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Dr. Paul J. Kenny – James L. McGaugh Distinguished Seminar

March 8 @ 11:00 AM 12:00 PM

James L. McGaugh Distinguished Seminar Series

Friday, March 8th, 2024

11:00AM – 12:00PM

The seminar will be live streamed via Zoom and In-Person.

“A master regulator of opioid reward in ventral prefrontal cortex”

Paul J. Kenny, Ph.D.

Ward-Coleman Professor and Chair, Nash Family Department of Neuroscience
Director, Drug Discovery Institute (DDI), Icahn School of Medicine at Mount Sinai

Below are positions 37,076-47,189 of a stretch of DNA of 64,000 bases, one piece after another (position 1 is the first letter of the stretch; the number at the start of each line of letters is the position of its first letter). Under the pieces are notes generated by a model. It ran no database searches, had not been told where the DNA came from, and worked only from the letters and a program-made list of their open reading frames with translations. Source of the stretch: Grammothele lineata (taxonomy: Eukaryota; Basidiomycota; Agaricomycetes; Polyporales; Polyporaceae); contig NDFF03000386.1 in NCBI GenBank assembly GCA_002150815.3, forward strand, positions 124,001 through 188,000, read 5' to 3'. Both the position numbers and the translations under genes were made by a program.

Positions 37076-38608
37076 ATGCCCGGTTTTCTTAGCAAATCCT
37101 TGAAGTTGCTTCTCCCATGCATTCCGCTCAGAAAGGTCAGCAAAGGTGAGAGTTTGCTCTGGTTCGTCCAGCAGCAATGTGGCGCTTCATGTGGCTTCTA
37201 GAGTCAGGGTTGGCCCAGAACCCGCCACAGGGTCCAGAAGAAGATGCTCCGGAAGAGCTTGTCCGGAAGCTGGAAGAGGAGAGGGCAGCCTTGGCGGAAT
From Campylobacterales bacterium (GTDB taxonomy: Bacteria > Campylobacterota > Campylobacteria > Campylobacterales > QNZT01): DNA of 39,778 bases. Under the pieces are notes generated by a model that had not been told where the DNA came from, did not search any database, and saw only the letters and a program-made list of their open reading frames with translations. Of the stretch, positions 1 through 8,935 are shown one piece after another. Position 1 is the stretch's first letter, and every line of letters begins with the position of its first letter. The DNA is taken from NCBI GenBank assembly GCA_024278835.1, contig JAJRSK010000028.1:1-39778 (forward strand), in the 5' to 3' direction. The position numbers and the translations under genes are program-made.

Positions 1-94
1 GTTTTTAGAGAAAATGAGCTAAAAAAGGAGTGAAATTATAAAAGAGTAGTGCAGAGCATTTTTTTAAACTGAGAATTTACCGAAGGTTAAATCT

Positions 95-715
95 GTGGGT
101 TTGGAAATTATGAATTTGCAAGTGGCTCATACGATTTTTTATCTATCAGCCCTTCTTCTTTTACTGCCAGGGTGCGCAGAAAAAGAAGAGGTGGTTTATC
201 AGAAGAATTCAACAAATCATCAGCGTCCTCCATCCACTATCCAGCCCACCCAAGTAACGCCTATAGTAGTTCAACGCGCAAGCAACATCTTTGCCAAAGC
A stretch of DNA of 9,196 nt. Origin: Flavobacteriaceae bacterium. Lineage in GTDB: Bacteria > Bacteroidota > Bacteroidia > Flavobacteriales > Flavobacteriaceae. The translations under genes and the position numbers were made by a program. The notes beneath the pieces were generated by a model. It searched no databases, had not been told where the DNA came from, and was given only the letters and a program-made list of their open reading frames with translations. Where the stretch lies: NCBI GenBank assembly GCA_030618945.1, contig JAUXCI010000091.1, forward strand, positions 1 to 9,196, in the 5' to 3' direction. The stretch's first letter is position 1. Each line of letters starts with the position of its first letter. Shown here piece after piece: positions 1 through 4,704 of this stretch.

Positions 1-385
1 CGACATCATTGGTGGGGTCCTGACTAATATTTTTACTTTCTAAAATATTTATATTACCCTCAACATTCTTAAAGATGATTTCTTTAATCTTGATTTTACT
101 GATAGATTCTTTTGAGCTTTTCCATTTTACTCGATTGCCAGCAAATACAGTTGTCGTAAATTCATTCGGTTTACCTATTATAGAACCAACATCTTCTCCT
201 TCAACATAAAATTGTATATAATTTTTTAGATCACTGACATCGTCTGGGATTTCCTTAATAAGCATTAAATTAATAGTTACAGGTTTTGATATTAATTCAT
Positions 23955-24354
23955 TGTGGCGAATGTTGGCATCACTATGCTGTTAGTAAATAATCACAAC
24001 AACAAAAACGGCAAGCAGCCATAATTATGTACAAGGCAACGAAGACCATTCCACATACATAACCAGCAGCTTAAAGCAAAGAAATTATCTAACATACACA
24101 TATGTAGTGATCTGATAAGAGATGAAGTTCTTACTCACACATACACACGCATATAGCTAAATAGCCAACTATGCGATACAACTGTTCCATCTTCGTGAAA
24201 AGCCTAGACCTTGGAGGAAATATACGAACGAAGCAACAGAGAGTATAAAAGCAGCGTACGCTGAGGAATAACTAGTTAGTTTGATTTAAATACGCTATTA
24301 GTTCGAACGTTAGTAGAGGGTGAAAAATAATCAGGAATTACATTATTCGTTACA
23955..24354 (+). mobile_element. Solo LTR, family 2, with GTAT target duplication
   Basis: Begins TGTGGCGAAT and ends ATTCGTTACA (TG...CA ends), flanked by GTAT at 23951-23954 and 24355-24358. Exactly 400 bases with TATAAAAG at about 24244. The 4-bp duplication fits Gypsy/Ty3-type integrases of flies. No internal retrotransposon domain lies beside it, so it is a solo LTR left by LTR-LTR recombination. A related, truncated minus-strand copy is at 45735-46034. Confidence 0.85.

Intrinsic rewarding properties of opioids have contributed to an alarming surge in overdose-related fatalities in the United States due to their widespread misuse. Opioids can also evoke aversive reactions that protect against misuse. Cellular mechanisms that govern the interplay between opioid reward and aversion are poorly understood. Here, I will describe data from whole-brain activity mapping experiments showing that neurons in the dorsal peduncular nucleus (DPn), a relatively unexplored territory in ventral prefrontal cortex (vPFC), are highly responsive to the opioid analgesic oxycodone. Using single-cell connectomic profiling, we found that DPn neurons innervate the parabrachial nucleus and other brain regions known to regulate physiological and behavioral responses to opioids. Using FosTRAP2 mice, we found that optically stimulating opioid-regulated DPn neurons or their terminals in the PBn induced an aversive behavioral state that was reversible by oxycodone. Spatial and single-nuclei transcriptomics resolved a unique population of PBn-projecting pyramidal neurons restricted to the DPn that express μ-opioid receptors (μORs). Disrupting μOR signaling in these neurons switched oxycodone from rewarding to aversive and exacerbated the severity of opioid withdrawal. These findings suggest that DPn neurons are important substrates for the abuse liability of opioids.

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